By Jesse Allerton, Rotary Programs staff
Nigeria has one of the highest rates of maternal mortality in the world: women there have a 1 in 23 lifetime risk of dying in childbirth. In 2010, a five-year Rotary pilot project concluded in the rural northern states of Kaduna and Kano Nigeria. Led by the Rotarian Action Group for Population Growth & Sustainable Development (RFPD) and supported by Rotary members and public and private partners in Germany, Austria, and Nigeria, this US$3 million initiative reached nearly one million at-risk women of childbearing age. Through an array of awareness and advocacy campaigns and hospital-based interventions, the rate of maternal mortality in ten participating hospitals was reduced by 60% and newborn mortality by 15%. To ensure sustainability, the state governments of Kano and Kaduna were given control of the program, which continues to this day.
This amazing program all resulted from a meeting of two Rotarians 20 years ago. Emmanuel Adedolapo (Dolapo) Lufadeju from Nigeria and Robert Zinser from Germany met at the 1994 International Assembly as incoming district governors. The two men had a conversation at the first coffee break and they’ve been close friends and collaborators ever since. We asked Dolapo and Robert to reflect back on their first meeting and how it led to one of Rotary’s most impactful maternal and child health projects.
What did you talk about in your first conversation, and what made you each decide you wanted to work with the other?
Dolapo: As incoming governors we talked about population concerns and thought about possible ways of tackling this issue through Rotary projects. I could not only hear Robert’s interest in the conversation but also saw his commitment to help in his eyes and learned from him about his experience as a manager in a third world setting.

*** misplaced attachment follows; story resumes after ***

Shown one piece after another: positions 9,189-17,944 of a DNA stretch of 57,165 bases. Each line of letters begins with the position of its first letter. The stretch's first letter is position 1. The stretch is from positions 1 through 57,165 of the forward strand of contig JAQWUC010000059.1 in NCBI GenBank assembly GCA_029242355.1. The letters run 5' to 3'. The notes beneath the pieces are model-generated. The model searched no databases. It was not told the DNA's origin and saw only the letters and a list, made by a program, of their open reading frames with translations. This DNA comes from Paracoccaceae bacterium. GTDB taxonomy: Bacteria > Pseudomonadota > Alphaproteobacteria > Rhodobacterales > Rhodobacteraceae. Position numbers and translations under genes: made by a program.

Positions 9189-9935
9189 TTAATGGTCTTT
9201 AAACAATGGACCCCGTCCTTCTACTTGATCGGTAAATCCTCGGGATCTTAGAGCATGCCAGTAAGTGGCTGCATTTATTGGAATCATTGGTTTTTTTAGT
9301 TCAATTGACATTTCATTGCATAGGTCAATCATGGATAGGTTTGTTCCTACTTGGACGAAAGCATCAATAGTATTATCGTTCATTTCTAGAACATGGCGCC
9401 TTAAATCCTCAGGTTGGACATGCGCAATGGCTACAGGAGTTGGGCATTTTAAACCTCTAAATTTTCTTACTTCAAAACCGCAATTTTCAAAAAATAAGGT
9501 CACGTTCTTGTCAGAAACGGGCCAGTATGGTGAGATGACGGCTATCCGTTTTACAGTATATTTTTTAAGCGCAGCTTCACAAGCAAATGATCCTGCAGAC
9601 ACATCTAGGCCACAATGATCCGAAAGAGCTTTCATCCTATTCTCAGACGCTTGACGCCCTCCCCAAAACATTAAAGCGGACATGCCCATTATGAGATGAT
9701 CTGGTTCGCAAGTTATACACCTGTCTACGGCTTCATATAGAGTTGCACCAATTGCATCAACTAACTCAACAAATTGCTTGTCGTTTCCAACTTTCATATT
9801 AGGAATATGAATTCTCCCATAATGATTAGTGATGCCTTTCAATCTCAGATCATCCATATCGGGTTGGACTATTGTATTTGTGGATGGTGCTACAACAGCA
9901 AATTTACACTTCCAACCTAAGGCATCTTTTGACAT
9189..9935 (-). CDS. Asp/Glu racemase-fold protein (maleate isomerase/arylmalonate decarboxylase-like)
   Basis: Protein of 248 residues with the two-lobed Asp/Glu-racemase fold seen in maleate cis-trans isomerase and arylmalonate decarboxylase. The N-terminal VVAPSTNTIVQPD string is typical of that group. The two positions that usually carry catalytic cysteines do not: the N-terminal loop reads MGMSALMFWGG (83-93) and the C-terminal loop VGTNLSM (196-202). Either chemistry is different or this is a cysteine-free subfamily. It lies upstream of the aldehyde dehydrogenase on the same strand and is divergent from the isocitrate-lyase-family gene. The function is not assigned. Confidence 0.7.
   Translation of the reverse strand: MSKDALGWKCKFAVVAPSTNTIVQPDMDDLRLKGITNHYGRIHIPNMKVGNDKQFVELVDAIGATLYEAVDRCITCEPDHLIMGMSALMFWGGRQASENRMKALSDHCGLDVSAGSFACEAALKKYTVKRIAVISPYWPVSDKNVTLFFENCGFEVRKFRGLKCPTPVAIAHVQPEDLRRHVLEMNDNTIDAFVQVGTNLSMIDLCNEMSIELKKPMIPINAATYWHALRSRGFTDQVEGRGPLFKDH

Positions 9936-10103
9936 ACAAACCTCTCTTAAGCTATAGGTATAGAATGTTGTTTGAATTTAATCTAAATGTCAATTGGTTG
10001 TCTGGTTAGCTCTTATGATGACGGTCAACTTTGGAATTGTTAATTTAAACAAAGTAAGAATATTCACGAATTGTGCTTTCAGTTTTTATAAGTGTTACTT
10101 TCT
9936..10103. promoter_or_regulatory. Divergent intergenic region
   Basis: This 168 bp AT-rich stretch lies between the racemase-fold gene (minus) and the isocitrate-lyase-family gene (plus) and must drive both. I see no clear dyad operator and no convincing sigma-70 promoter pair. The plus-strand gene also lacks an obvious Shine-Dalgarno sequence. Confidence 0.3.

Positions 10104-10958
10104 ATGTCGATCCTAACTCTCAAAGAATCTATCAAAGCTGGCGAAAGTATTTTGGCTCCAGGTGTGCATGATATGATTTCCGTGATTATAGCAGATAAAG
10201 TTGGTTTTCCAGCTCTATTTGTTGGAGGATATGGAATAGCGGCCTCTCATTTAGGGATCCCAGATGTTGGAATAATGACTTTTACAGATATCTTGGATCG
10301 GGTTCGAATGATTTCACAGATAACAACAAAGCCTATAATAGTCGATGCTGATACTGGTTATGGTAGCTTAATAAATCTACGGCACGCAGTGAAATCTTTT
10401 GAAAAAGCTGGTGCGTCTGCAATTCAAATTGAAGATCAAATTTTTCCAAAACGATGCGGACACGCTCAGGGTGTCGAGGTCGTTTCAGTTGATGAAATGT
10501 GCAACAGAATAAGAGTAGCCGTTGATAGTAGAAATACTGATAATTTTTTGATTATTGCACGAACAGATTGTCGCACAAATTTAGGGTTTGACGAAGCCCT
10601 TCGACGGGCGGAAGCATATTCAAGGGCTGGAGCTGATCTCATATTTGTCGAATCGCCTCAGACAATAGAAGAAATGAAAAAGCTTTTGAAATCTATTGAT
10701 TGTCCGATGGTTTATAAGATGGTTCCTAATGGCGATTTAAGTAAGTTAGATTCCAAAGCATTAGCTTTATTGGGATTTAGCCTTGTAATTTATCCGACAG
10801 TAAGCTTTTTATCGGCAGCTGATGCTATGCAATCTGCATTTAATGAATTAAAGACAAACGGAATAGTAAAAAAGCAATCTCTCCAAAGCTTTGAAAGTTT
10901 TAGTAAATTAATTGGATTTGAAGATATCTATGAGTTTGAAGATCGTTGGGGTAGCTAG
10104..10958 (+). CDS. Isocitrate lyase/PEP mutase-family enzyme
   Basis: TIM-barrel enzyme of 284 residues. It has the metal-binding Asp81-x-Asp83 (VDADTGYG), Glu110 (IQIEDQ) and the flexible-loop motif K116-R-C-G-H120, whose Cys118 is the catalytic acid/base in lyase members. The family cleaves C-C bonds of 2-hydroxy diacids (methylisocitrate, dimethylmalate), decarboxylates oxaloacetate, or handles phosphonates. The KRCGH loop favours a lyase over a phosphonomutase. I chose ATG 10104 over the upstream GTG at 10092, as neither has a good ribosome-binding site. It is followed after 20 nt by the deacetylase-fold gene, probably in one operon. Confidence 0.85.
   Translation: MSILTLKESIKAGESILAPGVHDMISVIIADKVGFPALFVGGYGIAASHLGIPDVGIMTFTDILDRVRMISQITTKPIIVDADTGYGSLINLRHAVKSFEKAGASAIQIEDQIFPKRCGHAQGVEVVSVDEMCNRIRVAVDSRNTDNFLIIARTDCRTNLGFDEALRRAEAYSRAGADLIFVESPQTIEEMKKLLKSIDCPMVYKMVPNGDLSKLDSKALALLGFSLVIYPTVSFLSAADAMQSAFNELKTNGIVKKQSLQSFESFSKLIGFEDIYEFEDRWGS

Robert: Hearing from Dolapo that he is an agriculturalist I was very interested in his analysis of the reasons and obstacles for the plight of the poor and asked him for a needs assessment. Feeling that the population concern he raised is a global concern I asked him for a project proposal which I could discuss with the incoming club presidents in my district.
You come from very different cultural backgrounds. Were there any special challenges you had to overcome as you began working together?
Dolapo: I had to learn to cope with Robert’s fast pace and respond quickly to communications. While I was very busy as a governor in my large district, Robert invited me to attend his district conference in Germany and later insisted that I should come to meet him at the first Population Conference of Rotary International in Dakar, Senegal, which was a long and adventurous trip by bus and ship for me.
Robert: Having taken to heart the RI theme “BE A FRIEND” at the 1994 International Assembly we did not experience problems in working together. Of course, I had to get used to African habits, but we quickly sorted out the difference between Nigerian time (“fixed time plus x”) and German time (“punctual”) [laughing].
What advice would you give to a Rotarian who wants to take the first step in establishing a partnership like yours?
Dolapo: To meet the person and explore common interests, develop and cultivate friendship and trust. Be dedicated to the common issue. Be open-minded, devote time and be willing to work hard.
Robert: The most important thing is sharing a passion for the same goals. Ideally these goals should be linked to one (or more) of Rotary’s areas of focus, since these are global aims that can be best contributed to through Rotary’s network. Project work—from planning to implementation—is the best way of truly getting to know another person and building up trust and a strong friendship. Our absolutely reliable contact is the basis of our 20 year long friendship and partnership in ongoing successful project work.
Learn more about Robert and Dolapo’s work by visiting RFPD’s maternal health program website, www.maternal-health.org.